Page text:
Remote and hybrid working has become the new norm since the pandemic. Data shows many Americans want the option to either work remotely or have a hybrid version where they alternate between working from home and at the office. A recent U.S. Census data report showed that as of 2021, there were roughly 27.6 million Americans who worked remotely. Since many businesses employ remote workers, it is important to know the compliance issues associated with these employees. There is a wide range of reporting requirements for businesses having remote workers which depend upon such factors as:
- Where these employees perform their job functions;
- What duties these employees perform;
- The activities the employer has in the city or state where remote employees are working; and
- What company property (computers, printers, cars, etc.) is used by the remote employee.
Although every state is different, some key areas of importance and potential tax liability exposure include payroll or withholding taxes, income taxes, sales taxes, and local taxes.
Generally speaking, the state where an employee principally performs services for his employer will have primary taxation authority over the individual’s salary and wage income. Their state of primary residence also has taxation authority over the individual’s overall taxable income, which includes wages as well as investment and other income. To avoid double taxation, the resident states allow a credit for taxes paid to other states (such as where the employee works).
However, the employer must withhold state income taxes based on where employees perform their services. For some employers, it is very straightforward:
- If the employee works at the employer’s location, the employer generally must withhold that state’s income taxes.
- If an employee is working fully remotely in their home office in another state, the employer generally must withhold that other state’s income taxes.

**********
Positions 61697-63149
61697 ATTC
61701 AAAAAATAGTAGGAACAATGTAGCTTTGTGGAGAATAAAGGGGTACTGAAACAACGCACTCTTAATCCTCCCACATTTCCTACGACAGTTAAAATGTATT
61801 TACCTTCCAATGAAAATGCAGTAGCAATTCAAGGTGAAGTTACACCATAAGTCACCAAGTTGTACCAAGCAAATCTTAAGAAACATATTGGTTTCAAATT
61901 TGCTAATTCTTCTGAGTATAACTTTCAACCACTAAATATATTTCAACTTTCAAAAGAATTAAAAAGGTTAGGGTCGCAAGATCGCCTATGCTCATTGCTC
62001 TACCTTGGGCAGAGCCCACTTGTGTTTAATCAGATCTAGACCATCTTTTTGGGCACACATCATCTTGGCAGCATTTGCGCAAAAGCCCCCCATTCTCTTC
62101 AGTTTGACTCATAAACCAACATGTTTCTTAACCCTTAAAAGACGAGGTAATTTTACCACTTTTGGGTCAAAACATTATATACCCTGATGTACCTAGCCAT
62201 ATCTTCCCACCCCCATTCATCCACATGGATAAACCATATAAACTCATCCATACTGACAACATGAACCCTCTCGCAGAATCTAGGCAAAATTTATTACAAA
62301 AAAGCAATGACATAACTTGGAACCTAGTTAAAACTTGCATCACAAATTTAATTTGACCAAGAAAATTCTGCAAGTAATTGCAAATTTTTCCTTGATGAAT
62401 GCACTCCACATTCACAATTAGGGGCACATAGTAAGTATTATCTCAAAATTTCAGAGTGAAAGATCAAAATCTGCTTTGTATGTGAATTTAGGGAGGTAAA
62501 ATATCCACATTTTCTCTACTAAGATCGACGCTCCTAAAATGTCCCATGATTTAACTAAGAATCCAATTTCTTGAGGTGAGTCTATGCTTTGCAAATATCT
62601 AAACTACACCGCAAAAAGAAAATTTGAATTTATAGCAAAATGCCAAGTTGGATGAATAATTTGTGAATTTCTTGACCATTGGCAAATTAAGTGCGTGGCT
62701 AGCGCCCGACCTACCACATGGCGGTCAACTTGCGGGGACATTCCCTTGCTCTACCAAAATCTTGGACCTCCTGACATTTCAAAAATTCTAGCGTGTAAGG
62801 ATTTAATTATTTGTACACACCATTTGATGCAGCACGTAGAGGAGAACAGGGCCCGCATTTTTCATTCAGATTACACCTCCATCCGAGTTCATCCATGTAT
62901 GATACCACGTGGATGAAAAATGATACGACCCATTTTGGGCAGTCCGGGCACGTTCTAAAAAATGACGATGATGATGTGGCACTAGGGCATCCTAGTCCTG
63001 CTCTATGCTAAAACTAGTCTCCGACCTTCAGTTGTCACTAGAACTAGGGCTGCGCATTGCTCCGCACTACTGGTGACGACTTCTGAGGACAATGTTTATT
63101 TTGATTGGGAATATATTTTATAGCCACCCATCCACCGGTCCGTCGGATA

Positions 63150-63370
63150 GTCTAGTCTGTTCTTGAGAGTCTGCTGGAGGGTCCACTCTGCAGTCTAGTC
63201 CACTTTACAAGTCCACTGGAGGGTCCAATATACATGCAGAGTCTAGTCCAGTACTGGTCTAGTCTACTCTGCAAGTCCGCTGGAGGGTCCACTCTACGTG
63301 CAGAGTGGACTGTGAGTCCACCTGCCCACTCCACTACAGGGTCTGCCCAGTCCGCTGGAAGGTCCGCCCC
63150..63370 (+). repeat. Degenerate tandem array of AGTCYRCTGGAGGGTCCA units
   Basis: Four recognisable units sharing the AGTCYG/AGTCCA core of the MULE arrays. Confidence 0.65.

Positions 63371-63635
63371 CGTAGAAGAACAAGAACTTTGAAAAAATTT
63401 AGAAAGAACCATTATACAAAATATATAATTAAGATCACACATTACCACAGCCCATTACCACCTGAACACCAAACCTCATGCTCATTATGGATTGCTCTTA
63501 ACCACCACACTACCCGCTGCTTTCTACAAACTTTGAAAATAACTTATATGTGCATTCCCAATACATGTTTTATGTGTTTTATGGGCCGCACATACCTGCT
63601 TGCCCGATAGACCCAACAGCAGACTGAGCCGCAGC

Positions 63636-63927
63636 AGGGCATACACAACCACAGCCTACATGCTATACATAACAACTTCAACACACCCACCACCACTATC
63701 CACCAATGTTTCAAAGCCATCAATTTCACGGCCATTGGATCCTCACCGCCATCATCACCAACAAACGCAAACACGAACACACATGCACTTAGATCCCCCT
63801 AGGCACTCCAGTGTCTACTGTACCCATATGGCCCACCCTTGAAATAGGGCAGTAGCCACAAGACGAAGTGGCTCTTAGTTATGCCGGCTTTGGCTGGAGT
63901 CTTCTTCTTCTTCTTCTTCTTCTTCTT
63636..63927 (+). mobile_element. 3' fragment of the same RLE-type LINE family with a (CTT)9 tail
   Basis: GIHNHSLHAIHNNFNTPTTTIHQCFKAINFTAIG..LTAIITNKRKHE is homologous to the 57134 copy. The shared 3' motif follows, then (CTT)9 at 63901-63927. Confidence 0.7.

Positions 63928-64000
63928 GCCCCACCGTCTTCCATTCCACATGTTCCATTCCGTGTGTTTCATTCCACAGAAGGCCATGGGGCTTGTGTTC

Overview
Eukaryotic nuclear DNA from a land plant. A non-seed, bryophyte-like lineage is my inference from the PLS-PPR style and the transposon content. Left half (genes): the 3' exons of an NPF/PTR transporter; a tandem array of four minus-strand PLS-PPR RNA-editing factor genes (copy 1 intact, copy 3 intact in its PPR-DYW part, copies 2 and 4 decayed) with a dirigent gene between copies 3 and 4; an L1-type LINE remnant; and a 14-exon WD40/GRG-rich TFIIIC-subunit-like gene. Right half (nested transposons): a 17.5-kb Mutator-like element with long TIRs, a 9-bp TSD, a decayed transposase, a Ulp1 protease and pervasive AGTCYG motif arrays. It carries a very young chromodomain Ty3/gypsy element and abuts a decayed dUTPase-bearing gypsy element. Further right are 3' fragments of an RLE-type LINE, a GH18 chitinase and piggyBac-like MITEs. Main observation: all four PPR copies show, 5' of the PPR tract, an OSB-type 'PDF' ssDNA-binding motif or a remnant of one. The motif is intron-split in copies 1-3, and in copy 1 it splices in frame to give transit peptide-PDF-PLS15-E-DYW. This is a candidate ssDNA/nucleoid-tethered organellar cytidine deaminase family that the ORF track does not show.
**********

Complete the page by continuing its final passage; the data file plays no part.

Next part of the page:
It gets more complicated in situations where employees travel and work in multiple locations during the year. For these traveling employees, employers must consider which jurisdiction(s) these employees work in and the applicable state income tax withholding rules in those jurisdiction(s).
- Some states have “day-count” thresholds that determine when withholding becomes applicable. When an employee works or is expected to work over that threshold within that state, the employer is required to register and must begin withholding income tax on that fraction of the employee’s wages. For example, New York uses a 14-day threshold. If an employee is expected to be working in New York for more than 14 days in the year, the employer must withhold NY income tax on that fraction of their wages.
- A few states have “convenience of the employer” rules which require the employer to discern whether the employee is working from another location:
– For the convenience of the employer—such as when the employee is sent to visit a customer or a conference; or
– For the convenience of the employee—such as when an employee is working remotely from their out-of-state home for their convenience.